Beat Breaker – “I Get No Joy” Jade Bird

Song: “I Get No Joy”
Artist: Jade Bird
Album: Jade Bird (self-titled)
Release: April 19, 2019
Genre: Indie Folk Rock

For my birthday this year, my husband took me to see the Lumineers at a local concert venue. The Lumineers played a fantastic show, but what really blew me away that night was a new English singer-songwriter who opened for them: Jade Bird. Her set had the fullness of a band, even though it was just her and an acoustic guitar. She had a raw power behind her vocals that gave way to a growl as she got louder. Yet, when she sang slower songs, her voice was soft, gentle, and clear. Her lyrics are painful, genuine, full of grief and memory yet still hopeful, and they grab your heartstrings and pull as hard as they can. They remind me of Joni Mitchell’s work: full of heartbreak and discovering your inner strength through it.

Of all the songs she sang that night, the one that resonated with me the most was “I Get No Joy.” I couldn’t get enough of the way she could scream and sing without losing her voice. The rhythm was catchy and her acoustic filled the theater beautifully. Despite the rather sad message of the lyrics, Jade made it look like so much fun to get up on the stage, lose herself in her music, and just play her heart out. Jade Bird is a talented singer and gifted songwriter and “I Get No Joy” is no exception.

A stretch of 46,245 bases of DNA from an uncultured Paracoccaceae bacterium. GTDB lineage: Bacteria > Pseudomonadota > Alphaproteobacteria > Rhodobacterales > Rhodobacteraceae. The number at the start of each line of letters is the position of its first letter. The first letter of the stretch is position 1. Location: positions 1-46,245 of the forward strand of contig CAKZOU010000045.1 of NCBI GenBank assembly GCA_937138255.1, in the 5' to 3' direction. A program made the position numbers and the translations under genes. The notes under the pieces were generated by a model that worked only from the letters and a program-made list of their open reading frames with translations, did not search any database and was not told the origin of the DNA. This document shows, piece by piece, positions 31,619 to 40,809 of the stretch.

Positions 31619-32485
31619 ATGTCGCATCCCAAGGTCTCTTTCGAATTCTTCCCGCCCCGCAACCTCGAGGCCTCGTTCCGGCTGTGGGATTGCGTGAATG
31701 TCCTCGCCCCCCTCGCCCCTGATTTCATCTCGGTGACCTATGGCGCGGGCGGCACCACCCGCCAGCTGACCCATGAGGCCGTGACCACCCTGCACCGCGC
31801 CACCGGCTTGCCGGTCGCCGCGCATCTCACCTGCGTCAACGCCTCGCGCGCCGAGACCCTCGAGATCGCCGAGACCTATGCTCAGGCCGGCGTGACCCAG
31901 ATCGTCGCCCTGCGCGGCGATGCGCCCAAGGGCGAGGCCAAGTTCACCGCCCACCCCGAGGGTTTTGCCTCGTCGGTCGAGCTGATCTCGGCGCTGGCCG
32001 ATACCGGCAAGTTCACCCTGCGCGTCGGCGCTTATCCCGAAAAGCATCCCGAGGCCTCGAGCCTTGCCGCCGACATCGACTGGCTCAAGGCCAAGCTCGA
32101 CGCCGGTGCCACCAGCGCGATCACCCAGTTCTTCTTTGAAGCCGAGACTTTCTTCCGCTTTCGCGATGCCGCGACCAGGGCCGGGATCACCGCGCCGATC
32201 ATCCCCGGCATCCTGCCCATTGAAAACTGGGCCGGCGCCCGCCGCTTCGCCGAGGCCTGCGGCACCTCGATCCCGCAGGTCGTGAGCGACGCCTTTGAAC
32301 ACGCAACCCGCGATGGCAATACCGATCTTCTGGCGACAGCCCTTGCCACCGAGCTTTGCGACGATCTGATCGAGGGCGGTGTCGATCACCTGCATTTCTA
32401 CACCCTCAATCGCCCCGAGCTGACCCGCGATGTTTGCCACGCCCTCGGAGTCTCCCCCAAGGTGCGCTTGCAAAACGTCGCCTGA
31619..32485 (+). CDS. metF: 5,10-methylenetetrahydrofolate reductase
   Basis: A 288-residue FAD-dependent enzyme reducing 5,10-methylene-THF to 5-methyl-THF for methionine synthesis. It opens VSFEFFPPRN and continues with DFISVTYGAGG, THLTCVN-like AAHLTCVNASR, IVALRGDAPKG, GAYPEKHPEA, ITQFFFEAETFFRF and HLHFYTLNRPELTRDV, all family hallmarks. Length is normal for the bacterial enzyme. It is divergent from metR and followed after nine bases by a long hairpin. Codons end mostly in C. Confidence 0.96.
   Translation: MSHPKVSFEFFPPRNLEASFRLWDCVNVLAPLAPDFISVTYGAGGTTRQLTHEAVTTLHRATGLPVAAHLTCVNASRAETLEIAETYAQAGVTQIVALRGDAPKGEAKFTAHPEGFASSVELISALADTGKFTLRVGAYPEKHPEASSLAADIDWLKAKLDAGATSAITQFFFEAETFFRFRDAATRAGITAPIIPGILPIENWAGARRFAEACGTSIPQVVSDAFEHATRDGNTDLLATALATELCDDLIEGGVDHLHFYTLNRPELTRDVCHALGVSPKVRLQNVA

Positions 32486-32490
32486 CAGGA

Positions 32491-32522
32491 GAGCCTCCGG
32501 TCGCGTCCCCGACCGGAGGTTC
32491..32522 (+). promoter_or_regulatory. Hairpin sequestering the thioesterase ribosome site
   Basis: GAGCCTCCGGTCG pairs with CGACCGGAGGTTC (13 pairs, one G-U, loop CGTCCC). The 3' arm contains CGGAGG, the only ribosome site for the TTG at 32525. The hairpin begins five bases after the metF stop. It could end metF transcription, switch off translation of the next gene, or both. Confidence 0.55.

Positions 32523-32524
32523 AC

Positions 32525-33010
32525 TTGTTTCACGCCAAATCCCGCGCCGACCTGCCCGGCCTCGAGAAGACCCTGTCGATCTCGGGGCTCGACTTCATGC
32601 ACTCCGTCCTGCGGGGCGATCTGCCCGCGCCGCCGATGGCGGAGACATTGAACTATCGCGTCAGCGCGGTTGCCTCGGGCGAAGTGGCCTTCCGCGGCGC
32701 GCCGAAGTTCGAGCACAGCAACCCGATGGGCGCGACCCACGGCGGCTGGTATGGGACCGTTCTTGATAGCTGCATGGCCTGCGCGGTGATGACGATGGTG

Feel of the Song

Jade Bird’s music is indie folk rock, but this song leans a bit more on the rock side. With a steady drum beat, upbeat acoustic rhythm, and a distorted electric guitar driving behind it all, “I Get No Joy” has the perfect combination of indie soul and rock ‘n’ roll roots. The melody is uplifting and will keep listener’s feet tapping along. Jade’s vocals are clear and strong, even adding some vocal distortion during the chorus. The way she switches between both voices is astounding. Her projection is effortless and doesn’t seem to put too much strain on her vocal cords.  

The rhythm the lyrics follow changes throughout the song. They start off slow, matching with the initial beat of the measure with just a few syllables. Then in the chorus, the rhythm changes to a more staccato word-per-beat flow with more syllables. It changes the feel of the song in a way that feels natural, but also sudden and exciting. It’s always amazing what songwriters can do by changing the rhythm of their words.